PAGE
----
Selecting Firearms for Close Protection Details

I hear people talking about what’s the best firearms for close protection details all the time and 90% of what I hear is complete bullshit.

I recently had some gun store commando in Europe trying to push the benefits of the 12 gauge Saiga shotguns on me over say a regular AK-47… Something to do with the kinetic energy of a 12 gauge slug at 100 meters… Saiga shotguns are very nice guns but I take it they were all this guy had used or could sell due to the restrictions on semi-auto rifles in his country. Some unwitting buyer could easily take this gun shop owner and firearms experts advice and end up buying firearms for use in hostile environments that were not suitable, overpriced and the ability of being able to buy effective ammunition, spare magazines and parts locally would be extremely difficult if not impossible.

If you are undertaking an armed close protection or security details there are a few questions you need to ask yourself before you start spending money of firearms.

  • Legality: You need to first find out if can you legally work armed and what permits are required for you to possess and carry firearms. If you need to import firearms then you will need a lot more paperwork to purchase, export and import the firearms and ammunition. Also, in many locations there are restrictions on what security personnel and private citizens can possess and carry.

  • Firearms Availability: In many states in the United States firearms are available to non-felons and those with the required permits. But in many other locations in the world firearms are very restricted and the types of firearms available can be very limited. No point having a sexy FN Five-seven pistol or a .300 Blackout AR-15 if you can’t get the ammo or spare parts for them… So, consider; What firearms do you have access to? How can you buy the required firearms and from whom? Do you have the required licenses and permits to buy the firearms and ammunition?

  • Budget: Guns and ammo costs money, so you need to realistically workout what firearms, magazines, ammo, licenses and permits you will require and price it accurately. In many cases you might want to have an FN-SCAR and a dozen magazines but due to legal restrictions and budget you end up with a Chinese shotgun and a half a dozen shells.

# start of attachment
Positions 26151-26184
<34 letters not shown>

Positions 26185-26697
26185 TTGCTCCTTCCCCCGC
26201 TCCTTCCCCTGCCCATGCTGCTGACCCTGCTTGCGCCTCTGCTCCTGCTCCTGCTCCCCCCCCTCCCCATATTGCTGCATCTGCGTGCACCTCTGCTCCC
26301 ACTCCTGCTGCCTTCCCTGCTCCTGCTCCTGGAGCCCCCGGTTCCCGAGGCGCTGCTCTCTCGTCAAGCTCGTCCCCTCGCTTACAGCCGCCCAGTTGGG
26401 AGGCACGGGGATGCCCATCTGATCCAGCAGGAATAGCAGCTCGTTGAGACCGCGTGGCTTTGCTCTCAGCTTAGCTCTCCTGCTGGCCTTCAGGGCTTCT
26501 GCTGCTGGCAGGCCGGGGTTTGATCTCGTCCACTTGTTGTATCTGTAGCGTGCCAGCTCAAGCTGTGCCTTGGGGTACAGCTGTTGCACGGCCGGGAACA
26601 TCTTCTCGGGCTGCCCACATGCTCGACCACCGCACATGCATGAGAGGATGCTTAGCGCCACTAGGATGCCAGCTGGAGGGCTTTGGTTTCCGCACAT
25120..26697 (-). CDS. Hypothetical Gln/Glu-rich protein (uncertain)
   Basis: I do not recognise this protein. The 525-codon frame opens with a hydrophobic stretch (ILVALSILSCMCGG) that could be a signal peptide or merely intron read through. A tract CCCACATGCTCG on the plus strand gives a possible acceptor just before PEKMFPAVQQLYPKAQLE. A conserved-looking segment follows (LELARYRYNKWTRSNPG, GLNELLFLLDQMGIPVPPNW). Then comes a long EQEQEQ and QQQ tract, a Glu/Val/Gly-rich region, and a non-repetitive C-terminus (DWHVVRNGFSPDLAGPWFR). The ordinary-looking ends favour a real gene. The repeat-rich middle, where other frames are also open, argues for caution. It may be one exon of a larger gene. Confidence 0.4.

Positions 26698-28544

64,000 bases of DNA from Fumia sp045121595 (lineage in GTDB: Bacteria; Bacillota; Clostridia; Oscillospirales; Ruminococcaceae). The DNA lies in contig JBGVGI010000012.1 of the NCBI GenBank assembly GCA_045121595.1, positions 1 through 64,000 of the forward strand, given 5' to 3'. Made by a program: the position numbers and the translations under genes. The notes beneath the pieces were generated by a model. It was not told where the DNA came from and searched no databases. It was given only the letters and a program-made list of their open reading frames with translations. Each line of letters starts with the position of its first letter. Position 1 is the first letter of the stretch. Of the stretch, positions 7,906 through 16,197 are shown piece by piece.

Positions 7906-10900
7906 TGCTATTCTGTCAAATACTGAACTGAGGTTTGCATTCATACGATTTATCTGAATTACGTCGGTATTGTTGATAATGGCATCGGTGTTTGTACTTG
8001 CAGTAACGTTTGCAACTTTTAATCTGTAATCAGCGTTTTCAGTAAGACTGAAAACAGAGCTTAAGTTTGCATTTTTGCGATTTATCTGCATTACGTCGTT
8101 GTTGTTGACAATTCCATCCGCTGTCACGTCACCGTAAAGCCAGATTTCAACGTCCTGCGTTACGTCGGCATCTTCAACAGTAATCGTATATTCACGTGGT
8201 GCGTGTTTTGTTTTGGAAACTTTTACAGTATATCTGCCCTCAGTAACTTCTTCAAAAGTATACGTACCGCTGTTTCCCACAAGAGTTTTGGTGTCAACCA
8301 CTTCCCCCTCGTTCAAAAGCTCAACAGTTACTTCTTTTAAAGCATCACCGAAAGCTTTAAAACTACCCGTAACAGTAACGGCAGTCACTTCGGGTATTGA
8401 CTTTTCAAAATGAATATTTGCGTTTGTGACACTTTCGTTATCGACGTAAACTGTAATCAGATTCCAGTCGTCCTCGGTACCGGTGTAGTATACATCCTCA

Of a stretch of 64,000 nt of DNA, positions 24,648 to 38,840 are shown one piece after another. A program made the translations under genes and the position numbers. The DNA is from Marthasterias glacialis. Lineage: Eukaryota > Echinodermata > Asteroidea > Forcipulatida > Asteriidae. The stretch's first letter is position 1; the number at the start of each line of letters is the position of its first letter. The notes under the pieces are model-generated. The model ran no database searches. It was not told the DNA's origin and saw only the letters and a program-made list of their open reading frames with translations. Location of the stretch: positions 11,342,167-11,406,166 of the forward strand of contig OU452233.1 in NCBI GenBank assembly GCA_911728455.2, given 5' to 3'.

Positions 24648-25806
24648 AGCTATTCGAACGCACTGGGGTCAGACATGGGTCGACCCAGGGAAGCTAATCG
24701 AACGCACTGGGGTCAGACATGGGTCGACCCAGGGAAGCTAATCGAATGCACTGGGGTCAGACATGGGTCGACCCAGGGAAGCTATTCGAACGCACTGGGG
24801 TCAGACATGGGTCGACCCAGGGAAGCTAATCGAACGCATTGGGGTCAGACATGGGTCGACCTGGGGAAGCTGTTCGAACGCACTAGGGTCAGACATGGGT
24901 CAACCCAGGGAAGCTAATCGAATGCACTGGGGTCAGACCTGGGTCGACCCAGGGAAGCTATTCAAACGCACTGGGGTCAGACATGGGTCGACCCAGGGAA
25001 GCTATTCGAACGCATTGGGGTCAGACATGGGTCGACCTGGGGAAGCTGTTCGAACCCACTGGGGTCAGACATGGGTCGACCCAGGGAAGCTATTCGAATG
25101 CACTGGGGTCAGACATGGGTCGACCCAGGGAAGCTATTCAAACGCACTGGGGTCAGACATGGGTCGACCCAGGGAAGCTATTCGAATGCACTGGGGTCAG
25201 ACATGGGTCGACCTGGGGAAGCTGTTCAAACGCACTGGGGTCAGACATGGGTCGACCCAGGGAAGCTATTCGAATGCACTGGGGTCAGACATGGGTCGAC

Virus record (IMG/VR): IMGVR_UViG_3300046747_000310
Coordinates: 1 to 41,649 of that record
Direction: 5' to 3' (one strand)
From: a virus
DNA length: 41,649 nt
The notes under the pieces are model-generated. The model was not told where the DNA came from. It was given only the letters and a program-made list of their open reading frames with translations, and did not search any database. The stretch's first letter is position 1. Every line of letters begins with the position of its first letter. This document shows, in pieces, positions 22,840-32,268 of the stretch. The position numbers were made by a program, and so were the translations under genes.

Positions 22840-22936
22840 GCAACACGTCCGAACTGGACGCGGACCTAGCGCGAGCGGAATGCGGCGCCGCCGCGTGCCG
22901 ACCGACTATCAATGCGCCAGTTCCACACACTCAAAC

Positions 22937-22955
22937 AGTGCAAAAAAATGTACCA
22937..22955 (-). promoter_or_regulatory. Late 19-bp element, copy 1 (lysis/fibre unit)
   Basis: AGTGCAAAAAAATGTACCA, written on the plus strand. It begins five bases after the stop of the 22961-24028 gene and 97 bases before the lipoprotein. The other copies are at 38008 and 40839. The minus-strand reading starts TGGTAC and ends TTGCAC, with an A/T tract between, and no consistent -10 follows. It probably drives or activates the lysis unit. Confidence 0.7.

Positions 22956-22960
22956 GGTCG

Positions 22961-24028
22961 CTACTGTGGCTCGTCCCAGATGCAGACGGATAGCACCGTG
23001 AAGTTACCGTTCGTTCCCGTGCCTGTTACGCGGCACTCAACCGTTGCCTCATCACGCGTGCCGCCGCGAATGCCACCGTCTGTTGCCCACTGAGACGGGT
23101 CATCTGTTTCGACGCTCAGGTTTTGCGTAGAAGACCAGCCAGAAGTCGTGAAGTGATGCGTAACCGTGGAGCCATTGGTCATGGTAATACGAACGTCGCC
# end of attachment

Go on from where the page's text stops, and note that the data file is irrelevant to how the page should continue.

If you are lucky enough to have access to the firearms and ammo and have the funds to buy what you need there are a few other things you need to consider before spending your money. You will need to consider what you are going to be using the firearms for, close protection, residential security, valuable asset escorts, maritime security, hostile environment details or workplace violence prevention. All of these situations are different and will influence the types of firearms you require. You also want to think about what threats you are likely to encounter, for example street criminals, burglars, stalkers, organized criminals and terrorists.

If you are providing close protection services in a nice area a compact 9mm pistol and a spare magazine might be more than adequate but if you are escorting valuables in a hostile environment then an AKS-74U and few spares mags might be more suitable. The main things to consider when buying firearms for close protection and security details are familiarity, simplicity, reliability, accuracy, caliber and capacity.

  • Familiarity: Are the people that are going to be using the firearms familiar with them, have they been trained on them and used them before? Well, everyone these days seems to think they are an expert, but I have seen plenty of experts not knowing how to use or shoot a wide variety of firearms. This usually applies to people not being familiar with various firearms safety mechanisms and having never shot such firearms are shotguns or revolvers.